If you want to gain practical skills while studying towards a recognised accountancy qualification, an accounting apprenticeship provides you with a direct route into employment

Accountancy is a highly-skilled field that provides a clear pathway for those starting out and one for which formal qualifications play a vital role in the career journey. Therefore an apprenticeship, drawing together work and study, is an appealing choice. Apprenticeships can also provide a fast-track to chartered accountant status.

Depending on the level of apprenticeship and the job role, you could be working on a variety of financial activities, from bills and expenses to payroll and taxes.

Types of accounting apprenticeships

There are three levels of apprenticeship, each allowing you to train for different finance roles:

  • Intermediate (Level 2) - equivalent to GCSE, includes accounts assistant/clerk, cashier, finance assistant and sales ledger clerk.
  • Advanced (Level 3) - equivalent to A-level, this covers assistant accountant and trainee accounting technician roles.
  • Higher (Levels 4-7)/degree (Levels 6 and 7) - higher apprenticeships are equivalent to foundation degree and above, with accounting degree apprenticeships providing an opportunity to gain a full Bachelors or Masters. You could work as an accounts manager or accounts technician.

See GOV.UK for more information on the different types of legal, finance and accounting apprenticeships.

AAT apprenticeships

With the introduction of trailblazer apprenticeships, the Association of Accounting Technicians (AAT) was part of the group given the task of creating the standards for the Assistant Accountant Apprenticeship (Level 3) and the Professional Accounting Technician Apprenticeship (Level 4).

Its Advanced and Professional Diplomas in Accounting (Level 3 and Level 4 respectively) allow apprentices the opportunity of studying towards a globally-recognised qualification.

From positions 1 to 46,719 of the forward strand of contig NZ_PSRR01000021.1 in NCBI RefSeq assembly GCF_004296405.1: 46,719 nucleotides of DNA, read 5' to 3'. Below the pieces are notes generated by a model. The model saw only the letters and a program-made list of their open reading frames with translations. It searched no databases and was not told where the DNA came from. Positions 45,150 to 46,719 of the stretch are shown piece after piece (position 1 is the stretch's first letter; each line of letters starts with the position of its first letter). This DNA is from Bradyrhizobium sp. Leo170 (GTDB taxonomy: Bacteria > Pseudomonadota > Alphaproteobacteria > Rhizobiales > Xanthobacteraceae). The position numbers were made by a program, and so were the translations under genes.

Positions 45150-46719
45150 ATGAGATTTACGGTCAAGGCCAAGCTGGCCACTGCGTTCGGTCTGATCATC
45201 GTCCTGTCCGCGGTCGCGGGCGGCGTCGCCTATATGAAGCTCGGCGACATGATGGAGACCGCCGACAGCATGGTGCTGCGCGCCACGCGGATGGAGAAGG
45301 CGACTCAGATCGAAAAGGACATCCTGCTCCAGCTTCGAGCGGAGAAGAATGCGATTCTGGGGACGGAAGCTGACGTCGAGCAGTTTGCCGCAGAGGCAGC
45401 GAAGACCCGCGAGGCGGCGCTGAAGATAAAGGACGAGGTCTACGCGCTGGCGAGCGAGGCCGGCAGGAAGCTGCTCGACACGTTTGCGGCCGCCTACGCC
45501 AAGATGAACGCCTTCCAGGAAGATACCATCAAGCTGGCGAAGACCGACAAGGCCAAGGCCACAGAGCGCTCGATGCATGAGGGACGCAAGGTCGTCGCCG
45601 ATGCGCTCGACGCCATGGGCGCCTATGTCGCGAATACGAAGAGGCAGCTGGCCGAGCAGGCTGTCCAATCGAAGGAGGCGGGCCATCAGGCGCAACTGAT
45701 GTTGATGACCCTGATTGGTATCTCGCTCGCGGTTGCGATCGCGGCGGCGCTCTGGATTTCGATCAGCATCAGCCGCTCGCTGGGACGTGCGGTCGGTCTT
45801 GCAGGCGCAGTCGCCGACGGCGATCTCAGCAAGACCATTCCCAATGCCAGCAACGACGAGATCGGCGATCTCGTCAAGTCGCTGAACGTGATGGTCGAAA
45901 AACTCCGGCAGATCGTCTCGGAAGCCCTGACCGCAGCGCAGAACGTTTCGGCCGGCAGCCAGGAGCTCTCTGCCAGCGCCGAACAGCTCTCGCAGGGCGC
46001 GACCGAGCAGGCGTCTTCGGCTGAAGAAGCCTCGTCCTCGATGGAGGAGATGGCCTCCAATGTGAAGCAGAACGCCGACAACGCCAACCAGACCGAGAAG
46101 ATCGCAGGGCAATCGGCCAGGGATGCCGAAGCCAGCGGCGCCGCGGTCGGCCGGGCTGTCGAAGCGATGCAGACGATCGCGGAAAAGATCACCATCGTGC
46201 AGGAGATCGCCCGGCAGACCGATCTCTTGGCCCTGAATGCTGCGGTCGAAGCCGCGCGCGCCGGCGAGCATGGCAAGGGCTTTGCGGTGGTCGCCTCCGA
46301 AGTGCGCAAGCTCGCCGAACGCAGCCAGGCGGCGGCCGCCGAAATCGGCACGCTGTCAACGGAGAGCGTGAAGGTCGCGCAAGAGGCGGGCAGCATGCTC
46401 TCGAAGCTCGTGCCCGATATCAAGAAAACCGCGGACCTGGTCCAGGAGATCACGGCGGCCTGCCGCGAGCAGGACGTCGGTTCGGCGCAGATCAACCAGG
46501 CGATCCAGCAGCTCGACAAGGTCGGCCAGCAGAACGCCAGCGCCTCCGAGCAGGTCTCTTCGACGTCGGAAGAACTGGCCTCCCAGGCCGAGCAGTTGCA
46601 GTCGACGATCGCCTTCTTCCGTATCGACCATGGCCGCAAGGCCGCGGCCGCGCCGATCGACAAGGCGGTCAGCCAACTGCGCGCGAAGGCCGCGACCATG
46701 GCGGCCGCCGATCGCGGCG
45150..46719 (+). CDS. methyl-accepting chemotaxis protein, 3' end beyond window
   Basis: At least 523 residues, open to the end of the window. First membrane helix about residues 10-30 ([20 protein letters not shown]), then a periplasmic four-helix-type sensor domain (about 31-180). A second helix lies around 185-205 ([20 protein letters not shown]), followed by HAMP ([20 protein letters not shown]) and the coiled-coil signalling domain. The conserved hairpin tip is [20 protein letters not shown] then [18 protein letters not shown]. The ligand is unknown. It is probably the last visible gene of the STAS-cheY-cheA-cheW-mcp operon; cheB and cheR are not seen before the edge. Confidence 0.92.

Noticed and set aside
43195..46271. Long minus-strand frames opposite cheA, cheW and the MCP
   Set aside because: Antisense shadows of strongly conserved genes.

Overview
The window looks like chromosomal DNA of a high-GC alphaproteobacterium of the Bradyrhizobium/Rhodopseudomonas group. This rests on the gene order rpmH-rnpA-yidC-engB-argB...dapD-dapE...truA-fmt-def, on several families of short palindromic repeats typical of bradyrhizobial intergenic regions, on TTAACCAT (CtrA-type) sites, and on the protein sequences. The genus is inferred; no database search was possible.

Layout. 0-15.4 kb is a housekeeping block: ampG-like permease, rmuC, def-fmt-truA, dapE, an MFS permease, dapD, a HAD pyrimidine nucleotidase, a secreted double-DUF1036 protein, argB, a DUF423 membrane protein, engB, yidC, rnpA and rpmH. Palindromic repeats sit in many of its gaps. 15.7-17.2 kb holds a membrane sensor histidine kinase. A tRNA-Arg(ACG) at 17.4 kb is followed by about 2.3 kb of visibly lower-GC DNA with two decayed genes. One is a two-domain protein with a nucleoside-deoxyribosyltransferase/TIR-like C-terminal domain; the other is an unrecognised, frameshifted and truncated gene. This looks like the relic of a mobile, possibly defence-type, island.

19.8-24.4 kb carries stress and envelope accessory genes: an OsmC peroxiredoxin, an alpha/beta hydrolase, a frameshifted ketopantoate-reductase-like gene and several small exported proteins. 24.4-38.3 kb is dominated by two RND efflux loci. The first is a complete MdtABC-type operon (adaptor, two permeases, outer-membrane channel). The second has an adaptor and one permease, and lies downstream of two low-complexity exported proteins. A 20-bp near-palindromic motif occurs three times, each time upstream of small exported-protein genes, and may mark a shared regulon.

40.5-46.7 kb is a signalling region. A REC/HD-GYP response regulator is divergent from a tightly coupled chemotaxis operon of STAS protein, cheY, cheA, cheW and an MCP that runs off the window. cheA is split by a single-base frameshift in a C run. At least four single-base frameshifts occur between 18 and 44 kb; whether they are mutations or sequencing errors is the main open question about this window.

The AAT Advanced Diploma in Accounting is expected to take around a year to complete, although it's possible to do so in as little as six months, while the Professional Diploma in Accounting usually takes between nine and 18 months.

It was also revealed that those who successfully complete the Level 3 apprenticeship can earn on average over £100,000 more during their accountancy careers than those who don't.

If you're 16 or older and aren't in full-time education, you'll be able to apply for these AAT accounting apprenticeships. There's no upper age limit - they've proved popular with career changers.

The only other standard requirement is that you're living in the country in which you're applying - England, Scotland, Northern Ireland or Wales. Employers may also set out other specific eligibility criteria in their job descriptions.

As an apprentice you'll need to work a minimum of 30 hours per week, and you'll receive the National Minimum Wage or higher. The average weekly wage is £170 and you'll also receive a holiday allowance.

Once you begin your apprenticeship, you'll register as an AAT student where you'll be given the necessary study materials and support to kick-start your accountancy career.

As one of the 'big four' professional services firms, KPMG has embraced AAT qualifications for its KPMG360° apprenticeship programme for school and college leavers. Apprentices will progress from AAT Level 3 (one year) to a Level 4 Technician (another two years) before progressing to the professional level (the final three years), where you'll specialise in audit, consulting, deal advisory or tax.

If you work for accountancy and business advisory company BDO LLP's drive solutions team, you'll start off with the Level 4 AAT award before progressing to the ACCA. Alternatively, you could study the ACA qualification at Level 7 and become a chartered accountant.

ACCA apprenticeships

These apprenticeships, offered by the Association of Chartered Certified Accountants (ACCA), are open to school leavers and graduates alike - you're eligible as long as you're above the age of 16 and live in England, Scotland or Wales.

It takes at least 12 months to complete the ACCA Accounting Technician (Level 4) apprenticeship, with the ACCA Professional Accountant (Level 7) apprenticeship expected to take about three years.

Those on an ACCA apprenticeship as an accounting technician can expect a starting salary of around £15,000, to work in a range of industries and be given the opportunity to progress. After you finish your apprenticeship, you could be earning around £25,000.